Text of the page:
A few days ago, the results of Combined Competitive Exams CSS 2019 were announced by the Federal Public Service Commission (FPSC). Enough is lamented about its consistently low passing rate of 2.5% every year; the crippling inadequacy of the educational system of Pakistan is reflected every year in this looking-glass. However, this year is marked by some peculiarly contentious observations.
Firstly, some bright, exceptionally rare young candidates did not get allocated. If being a foreign graduate or having a Shakespearean command on English are your suspected areas of shortcomings, then hold thy verdict, many enviable among mankind has failed.
Has CSS become a game of luck?
Some of the acclaimed mentors themselves, who were the expected toppers of the year, failed. On the other hand, some of the average, run-of-the-mill candidates secured top allocations.
A tweet by Zalmay Azad has been trending on social media in this regard: “I won’t name the person that I was helping for CSS interview. The person had no idea of current affairs, local and international disputes. Writing and speaking skills were very basic. When results came, the person had been selected for PAS. I said to myself—what a joke!”
What could have gone wrong? An answer that is commonly sold on the streets, even by those remotely associated with this exam, is that “CSS is a lot about your luck”. One of the exceedingly capable candidates spoke himself in his coming out video, “You need three things for CSS; knowledge, analytical capability, and luck. The former two, you can get them with hard work. The latter, I think I lacked on that”. Should the CSS become a game of luck?
Incompetence of FPSC hidden behind notion of luck?
As a realist, a doctor and a student of science, I find it difficult to apprehend this ‘third’ factor. True, as Muslims, taqdeer (fate) is one of the basic tenets of our faith, and I find it rather beautiful that our most commendable youngsters can smile at their own failures just because they trust Allah to be the best of planners. But, as a follower of the same religion, I prefer our youth to have a greater belief in the texts where Allah encourages hard work (Al-Quran, 53:39).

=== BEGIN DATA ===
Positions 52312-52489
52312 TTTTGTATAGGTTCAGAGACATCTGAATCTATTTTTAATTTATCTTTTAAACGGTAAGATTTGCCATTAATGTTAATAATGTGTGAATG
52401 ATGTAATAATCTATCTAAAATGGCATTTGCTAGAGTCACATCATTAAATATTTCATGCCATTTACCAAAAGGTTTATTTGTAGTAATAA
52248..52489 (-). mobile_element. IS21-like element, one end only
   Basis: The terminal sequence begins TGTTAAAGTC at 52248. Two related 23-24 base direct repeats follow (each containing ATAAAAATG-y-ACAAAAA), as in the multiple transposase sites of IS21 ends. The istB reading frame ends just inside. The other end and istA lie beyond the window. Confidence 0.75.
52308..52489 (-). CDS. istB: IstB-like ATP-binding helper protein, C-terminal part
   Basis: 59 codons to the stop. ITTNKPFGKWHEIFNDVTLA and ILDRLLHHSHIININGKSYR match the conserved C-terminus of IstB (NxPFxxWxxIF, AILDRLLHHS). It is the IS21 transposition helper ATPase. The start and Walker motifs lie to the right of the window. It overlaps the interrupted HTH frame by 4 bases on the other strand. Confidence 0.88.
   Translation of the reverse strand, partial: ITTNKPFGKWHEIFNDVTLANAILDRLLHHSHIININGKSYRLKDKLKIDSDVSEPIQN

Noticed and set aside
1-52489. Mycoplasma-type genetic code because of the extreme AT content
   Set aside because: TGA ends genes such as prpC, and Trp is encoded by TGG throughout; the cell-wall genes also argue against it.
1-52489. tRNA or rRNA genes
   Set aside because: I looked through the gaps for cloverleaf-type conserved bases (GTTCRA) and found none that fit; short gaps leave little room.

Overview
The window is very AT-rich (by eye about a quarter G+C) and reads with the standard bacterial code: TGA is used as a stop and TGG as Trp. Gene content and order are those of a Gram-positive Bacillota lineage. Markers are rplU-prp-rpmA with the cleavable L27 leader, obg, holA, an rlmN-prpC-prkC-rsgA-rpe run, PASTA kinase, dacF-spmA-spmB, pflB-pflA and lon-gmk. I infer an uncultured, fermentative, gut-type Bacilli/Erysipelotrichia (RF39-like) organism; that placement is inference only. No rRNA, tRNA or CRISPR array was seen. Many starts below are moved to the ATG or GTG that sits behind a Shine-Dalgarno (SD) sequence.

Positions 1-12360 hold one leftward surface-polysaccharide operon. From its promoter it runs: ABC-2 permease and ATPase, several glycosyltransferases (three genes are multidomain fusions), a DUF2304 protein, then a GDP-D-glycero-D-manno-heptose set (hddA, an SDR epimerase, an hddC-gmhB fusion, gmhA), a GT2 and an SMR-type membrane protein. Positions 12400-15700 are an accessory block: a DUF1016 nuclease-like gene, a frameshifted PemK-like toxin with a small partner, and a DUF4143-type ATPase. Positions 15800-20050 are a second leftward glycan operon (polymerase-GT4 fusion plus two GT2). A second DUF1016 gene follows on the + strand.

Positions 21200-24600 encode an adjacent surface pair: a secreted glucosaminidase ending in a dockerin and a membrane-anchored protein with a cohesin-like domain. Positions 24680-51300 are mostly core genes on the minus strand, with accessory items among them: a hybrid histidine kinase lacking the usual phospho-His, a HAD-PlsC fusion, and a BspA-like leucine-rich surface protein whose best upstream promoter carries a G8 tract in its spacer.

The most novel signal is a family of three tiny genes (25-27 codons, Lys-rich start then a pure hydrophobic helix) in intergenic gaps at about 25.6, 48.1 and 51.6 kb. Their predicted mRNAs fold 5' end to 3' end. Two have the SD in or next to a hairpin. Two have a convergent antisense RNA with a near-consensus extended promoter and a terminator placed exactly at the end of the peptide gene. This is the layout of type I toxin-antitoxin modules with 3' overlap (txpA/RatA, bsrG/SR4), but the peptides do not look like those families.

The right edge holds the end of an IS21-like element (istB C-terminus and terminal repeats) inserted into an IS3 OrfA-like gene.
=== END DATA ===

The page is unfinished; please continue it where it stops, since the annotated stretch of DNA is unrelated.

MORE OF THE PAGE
As an analyst, it is extremely counter-productive to attribute everything to luck, more increasingly so as an authority. It is downright ridiculous to stifle management flaws during a pandemic with the label of Allah ka azaab, and to glorify plane-crash victims of a hemorrhaging state-owned enterprise as shaheeds.
The same goes for the most coveted exam in this country. Bobbing our heads at the “luck factor” entails no wisdom; if you expect the bureaucracy of this country to be selected by sorcery, you should certainly expect them to run the country by sorcery as well. Super-natural statements on naked governance flaws should come as no surprise, then.
The Federal Public Service Commission (FPSC) on Thursday announced the results of the written part of the CSS exam.https://t.co/YtPuyIyno0
— Dawn.com (@dawn_com) October 12, 2019
Hence, selling ‘luck’ as the greater driving force of allocations is yet another way to hide the fact that something is seriously flawed with the FPSC’s checking process. True, the exam is tough, the journey is rigorous, but making it anymore ‘tougher’ would not solve the problem.
CSS needs Standardised checking?
There need be some set standards on the behalf of the paper-checkers who are approving the builders of the nation. Most of the guidance offered in the academies alludes to speculations on “wish-list of an examiner”, which lays overdue emphasis on presentation and obsolete flowery techniques, ignoring any raw and unique analysis.